Randy Newman: Not Getting Worse


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Photo by Robb Bradley

Randy Newman is despondent. It’s three months before the 2016 election, but the singer-songwriter has never felt more disconnected from the country he’s spent his life studying, exploring and dissecting in song. “A large part of this country has really drifted apart. We’ve drifted all right,” he says with a sigh during an interview this past July.

“You tend to think you know the country a bit. It’s what I write about,” he says. “It’s what I’m interested in, and I think I know a lot about it, and not just where I live, not just Hollywood. I know there’s fantastic life from coast to coast. I know the difference between Illinois and Mississippi. But I’m surprised by the amount of people that are for this guy. A lot of intelligent people are going to vote for him. I don’t understand it.”

Before long, Newman begins reciting lyrics over the phone in his trademark growl to “My Dick’s Bigger Than Your Dick,” a song he wrote about Donald Trump and has, at least for the time being, decided to keep for himself:

My dick’s bigger than your dick

It ain’t lying if it’s true

My dick’s bigger than your dick

And I can prove it, too

It’s no surprise that President Trump would eventually serve as the narrator of a song penned by Randy Newman, a songwriter who’s spent the better part of the last half-century turning popular music on its head with the simple, staggering notion that the protagonist of a pop song need not be decent, remotely sympathetic, or even mentally stable, let alone relatable. From the reactionary good ol’ boy narrating 1974’s “Rednecks,” to the absurdist bigotry of 1977’s “Short People,” to the blindly blustering pride depicted in 1983’s “I Love L.A.,” Newman has made a career of exposing America’s darkest urges and vilest impulses by displaying those very thoughts rather than condemning them from afar.

“I read an article recently that was saying that Trump is like characters in my songs,” Newman says, singling out the racist, sexist, obscenely wealthy narrator of his 1983 song “My Life Is Good.” “And it’s true.”

During the 2016 election, Newman did decide to release a first-person depiction of a different egomaniacal alpha-male. The song, “Putin,” is a deranged sendup of the Russian president’s nationalist hubris. Like Trump, Putin serves as a breathing example of the type of noxious masculine bravado Newman has been dissecting and scrutinizing in his story-songs since the late ’60s.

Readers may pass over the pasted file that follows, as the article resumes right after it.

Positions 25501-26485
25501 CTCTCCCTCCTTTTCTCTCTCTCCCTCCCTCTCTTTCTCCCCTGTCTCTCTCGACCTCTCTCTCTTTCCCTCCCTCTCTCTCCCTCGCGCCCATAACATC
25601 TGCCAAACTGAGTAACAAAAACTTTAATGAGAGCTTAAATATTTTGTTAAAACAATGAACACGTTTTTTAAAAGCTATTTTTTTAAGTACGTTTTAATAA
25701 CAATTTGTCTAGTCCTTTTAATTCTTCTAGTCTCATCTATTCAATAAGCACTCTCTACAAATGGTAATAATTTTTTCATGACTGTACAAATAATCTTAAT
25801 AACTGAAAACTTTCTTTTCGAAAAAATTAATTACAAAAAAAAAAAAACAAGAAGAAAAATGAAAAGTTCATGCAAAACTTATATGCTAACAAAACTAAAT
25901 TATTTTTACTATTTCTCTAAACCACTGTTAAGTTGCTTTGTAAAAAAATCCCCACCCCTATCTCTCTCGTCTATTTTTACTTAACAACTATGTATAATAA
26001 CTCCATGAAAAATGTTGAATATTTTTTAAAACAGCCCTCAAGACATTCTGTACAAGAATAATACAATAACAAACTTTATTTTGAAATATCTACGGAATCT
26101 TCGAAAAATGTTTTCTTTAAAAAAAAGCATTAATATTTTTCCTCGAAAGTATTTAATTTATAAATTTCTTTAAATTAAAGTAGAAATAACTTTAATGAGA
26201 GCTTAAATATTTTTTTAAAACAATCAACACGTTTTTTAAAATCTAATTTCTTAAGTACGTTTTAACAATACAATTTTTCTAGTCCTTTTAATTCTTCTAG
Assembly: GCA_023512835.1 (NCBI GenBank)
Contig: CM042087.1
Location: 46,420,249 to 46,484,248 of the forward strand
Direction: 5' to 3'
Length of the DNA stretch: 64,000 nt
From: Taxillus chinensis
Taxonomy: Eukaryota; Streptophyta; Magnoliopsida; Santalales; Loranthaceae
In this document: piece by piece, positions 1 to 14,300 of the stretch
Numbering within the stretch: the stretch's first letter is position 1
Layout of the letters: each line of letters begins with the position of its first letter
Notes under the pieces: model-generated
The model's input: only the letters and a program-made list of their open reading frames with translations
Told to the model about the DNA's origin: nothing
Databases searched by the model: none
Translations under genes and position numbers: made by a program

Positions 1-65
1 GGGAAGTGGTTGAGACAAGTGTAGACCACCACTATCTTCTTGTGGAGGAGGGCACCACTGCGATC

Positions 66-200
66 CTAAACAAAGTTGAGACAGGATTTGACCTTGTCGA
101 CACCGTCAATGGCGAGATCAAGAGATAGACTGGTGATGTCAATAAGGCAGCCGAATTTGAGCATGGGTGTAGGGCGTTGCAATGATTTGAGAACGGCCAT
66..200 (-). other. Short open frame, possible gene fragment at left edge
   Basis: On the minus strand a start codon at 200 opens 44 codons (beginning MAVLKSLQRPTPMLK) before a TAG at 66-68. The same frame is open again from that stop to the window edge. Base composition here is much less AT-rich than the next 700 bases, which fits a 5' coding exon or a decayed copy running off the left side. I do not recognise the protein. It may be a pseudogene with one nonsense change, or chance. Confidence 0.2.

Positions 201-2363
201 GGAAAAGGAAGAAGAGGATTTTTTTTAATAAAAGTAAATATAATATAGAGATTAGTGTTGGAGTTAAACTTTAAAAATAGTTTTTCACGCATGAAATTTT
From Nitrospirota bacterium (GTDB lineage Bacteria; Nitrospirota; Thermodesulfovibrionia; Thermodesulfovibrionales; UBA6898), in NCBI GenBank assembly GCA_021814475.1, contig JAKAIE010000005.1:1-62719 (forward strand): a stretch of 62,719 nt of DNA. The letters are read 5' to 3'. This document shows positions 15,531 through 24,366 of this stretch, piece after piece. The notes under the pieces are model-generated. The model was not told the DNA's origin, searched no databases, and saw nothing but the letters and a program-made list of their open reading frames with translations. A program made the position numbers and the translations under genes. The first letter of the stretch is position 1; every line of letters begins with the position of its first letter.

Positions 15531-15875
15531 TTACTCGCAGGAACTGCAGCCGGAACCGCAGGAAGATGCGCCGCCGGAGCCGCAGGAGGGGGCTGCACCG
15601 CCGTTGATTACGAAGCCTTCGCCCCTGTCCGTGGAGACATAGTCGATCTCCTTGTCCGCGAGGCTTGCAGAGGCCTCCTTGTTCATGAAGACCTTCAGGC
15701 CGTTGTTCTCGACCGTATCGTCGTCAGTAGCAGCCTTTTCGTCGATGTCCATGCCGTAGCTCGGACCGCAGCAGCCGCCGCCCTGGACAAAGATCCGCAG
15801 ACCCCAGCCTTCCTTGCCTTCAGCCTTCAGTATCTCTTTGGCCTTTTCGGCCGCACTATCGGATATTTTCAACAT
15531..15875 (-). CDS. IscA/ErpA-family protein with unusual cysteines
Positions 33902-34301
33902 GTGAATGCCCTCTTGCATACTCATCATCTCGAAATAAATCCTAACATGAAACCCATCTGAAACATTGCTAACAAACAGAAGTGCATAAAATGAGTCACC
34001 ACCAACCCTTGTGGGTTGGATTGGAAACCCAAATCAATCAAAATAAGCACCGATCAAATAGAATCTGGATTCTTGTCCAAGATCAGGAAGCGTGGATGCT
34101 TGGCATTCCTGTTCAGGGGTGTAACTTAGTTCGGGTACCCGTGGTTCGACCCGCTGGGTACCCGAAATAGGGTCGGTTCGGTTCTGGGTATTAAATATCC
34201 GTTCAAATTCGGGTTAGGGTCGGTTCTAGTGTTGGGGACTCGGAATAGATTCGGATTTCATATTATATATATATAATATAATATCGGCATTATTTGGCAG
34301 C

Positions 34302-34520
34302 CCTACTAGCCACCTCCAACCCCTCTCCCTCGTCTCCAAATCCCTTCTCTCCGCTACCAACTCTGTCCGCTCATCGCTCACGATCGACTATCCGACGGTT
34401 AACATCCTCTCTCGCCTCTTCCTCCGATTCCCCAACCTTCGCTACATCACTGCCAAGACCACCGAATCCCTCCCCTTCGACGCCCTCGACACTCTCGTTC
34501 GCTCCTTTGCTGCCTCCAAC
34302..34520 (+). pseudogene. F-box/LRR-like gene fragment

“Putin” is also the lead single to Newman’s long-awaited 2017 studio album, which will be the songwriter’s first collection of original material since Harps & Angels, his frantic, fractured masterpiece released just months before Obama’s election in 2008. Between his infamous perfectionism, his constant demand as a film composer, and his self-described laziness, fans of the enigmatic Los Angeles songwriter have come to expect this long of a wait between albums. Since releasing Land Of Dreams in 1988, Newman has delivered roughly one studio album per decade

“I’ve always wished that I made more records,” says the singer. “Elton John made two records while I was lying in my backyard one summer.”

At the moment, Newman is freshly invigorated by the impending release of his new record, and, at 73, he’s as focused as ever on the work that still lies ahead. “At any given moment, I’m mainly interested in what I’m doing in the present,” he says.

But as much as he looks forward, lately Newman has been forced to reflect on his lifelong body of work. Last fall, he released Volume Three of The Randy Newman Songbook, a collection of the singer-songwriter performing material from throughout his career by himself on piano. He also released an extensive box set compiling the entire Songbook series.

“Listening back to things I did 40 years ago compared to things I wrote five years ago, it basically sounds like the same guy. I didn’t notice any particular decline, which I was very, very gratified by,” says Newman, who late in his career has become fantastically preoccupied with the notion of artistic decline.

Newman’s confidence in his ability to write as effectively as he did when he was in his 30s is what keeps him writing. Should that confidence ever erode, he’ll promptly know when to stop. “It’s what I’m interested in,” he says plainly, “not getting worse.”

Not getting worse is no small task for a songwriter with standards as notoriously high as Newman. As satisfying as it was to revisit older material for the Songbook series, it was also an agonizing experience for the singer, who’s constantly noticing minute flaws and nagging imperfections in music he completed decades ago.